What had been accomplished? Both sides had gambled and failed. German dreams of capturing Moscow and ending the War in the East had evaporated. Stalin's dreams of a grand counteroffensive that would kick the Germans out of the Soviet Union also faltered. The slaughterhouse that was the Eastern Front would continue into 1942, and then into 1945.
However, it was Hitler's gamble that proved fatal. 1941 and 1942 would be the last years that the Germans had the luxury of waging a one-front war. After that, the Americans and British would open Second Fronts with amphibious landings in Europe and around-the-clock bombing over the Third Reich. If Hitler was to win, it had to be before the Anglo-Americans mustered their strength, and before the Soviets reorganized their armies and harnessed their vast industrial potential.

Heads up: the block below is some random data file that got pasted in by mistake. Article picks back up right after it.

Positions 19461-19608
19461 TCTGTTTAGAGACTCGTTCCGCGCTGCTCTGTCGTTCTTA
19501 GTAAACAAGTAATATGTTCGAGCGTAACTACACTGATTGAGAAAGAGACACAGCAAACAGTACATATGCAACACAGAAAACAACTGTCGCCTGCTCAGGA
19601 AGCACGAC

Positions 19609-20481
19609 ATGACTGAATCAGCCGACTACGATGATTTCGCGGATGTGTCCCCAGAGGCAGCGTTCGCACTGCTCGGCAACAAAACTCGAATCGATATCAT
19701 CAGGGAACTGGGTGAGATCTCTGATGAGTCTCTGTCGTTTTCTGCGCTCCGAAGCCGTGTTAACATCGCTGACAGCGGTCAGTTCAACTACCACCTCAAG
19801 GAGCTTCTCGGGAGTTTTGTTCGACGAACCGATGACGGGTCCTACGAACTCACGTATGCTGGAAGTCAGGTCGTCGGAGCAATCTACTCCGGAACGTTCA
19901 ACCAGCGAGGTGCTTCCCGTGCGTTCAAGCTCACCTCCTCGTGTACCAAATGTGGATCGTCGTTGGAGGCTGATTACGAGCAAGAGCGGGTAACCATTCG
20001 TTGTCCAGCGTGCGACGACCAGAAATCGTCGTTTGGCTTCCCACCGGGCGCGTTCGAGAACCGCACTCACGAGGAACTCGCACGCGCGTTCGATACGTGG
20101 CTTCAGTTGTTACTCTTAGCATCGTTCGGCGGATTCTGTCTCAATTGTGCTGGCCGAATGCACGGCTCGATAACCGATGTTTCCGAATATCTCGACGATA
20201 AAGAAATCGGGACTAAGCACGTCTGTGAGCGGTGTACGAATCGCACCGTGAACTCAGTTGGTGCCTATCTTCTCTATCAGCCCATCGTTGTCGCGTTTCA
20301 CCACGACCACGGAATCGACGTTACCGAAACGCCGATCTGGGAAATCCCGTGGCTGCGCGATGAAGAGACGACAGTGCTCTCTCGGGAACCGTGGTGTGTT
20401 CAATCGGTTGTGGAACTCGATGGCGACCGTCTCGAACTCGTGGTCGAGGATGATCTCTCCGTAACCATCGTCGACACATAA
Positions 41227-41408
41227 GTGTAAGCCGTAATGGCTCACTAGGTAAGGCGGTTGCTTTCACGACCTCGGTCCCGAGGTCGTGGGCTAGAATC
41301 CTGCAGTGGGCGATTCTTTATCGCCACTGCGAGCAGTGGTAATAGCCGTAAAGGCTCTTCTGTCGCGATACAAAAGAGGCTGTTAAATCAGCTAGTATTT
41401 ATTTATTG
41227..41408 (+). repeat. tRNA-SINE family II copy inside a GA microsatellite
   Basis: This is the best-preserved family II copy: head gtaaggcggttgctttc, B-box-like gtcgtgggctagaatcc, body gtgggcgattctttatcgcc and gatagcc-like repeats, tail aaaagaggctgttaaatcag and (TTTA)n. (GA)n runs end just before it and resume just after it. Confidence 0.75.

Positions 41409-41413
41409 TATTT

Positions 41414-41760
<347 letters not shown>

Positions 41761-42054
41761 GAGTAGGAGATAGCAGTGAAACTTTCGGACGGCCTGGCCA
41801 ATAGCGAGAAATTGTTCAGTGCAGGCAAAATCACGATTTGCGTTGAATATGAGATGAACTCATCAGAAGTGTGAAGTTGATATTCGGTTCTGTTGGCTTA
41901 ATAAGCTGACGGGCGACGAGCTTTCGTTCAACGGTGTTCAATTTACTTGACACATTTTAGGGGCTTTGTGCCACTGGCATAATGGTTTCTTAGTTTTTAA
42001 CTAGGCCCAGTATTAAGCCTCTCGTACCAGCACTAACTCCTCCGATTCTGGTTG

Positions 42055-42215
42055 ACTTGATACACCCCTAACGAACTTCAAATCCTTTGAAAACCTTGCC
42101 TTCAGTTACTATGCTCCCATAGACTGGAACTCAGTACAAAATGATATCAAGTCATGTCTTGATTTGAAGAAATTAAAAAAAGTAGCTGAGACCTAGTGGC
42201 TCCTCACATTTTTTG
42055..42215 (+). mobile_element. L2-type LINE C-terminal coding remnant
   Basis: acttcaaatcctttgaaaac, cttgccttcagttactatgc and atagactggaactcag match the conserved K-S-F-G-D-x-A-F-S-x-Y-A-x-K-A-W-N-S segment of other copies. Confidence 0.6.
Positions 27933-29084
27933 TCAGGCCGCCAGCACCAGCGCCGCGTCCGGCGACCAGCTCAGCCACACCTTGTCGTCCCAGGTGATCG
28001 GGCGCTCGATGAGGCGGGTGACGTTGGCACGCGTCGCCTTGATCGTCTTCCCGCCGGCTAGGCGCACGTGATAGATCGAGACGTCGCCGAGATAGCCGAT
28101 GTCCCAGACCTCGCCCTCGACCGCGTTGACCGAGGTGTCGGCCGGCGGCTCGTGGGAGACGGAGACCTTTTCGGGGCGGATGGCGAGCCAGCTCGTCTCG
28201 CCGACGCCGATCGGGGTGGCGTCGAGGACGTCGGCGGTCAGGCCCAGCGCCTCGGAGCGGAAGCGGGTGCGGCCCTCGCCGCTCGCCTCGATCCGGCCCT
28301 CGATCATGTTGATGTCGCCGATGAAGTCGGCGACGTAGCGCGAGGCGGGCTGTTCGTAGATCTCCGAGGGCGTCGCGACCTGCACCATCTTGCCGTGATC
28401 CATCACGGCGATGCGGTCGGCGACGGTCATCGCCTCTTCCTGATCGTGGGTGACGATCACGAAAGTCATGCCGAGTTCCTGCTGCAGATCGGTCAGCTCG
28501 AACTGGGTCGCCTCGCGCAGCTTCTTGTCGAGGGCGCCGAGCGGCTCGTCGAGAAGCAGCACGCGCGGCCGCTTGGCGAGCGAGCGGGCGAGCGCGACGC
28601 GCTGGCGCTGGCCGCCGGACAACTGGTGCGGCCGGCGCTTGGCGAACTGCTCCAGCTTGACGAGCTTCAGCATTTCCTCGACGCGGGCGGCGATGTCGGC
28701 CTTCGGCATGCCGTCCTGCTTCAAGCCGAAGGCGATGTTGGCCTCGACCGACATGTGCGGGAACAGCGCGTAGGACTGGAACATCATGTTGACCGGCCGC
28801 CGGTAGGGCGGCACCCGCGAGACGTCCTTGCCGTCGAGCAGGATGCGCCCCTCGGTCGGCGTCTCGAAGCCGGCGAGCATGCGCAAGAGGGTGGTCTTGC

Ironically, the catastrophe that Germany barely avoided at Moscow only led to catastrophes later on. Hitler may have been right in ordering his armies not to retreat. To the ex-corporal, resentful and suspicious of the German officer corps, this was evidence that he possessed more genius and nerve than the professional soldiers. Therefore Hitler would only listen to himself and never accept the advice of his generals to retreat, which meant the German armies at Stalingrad and Normandy held their positions until they were destroyed.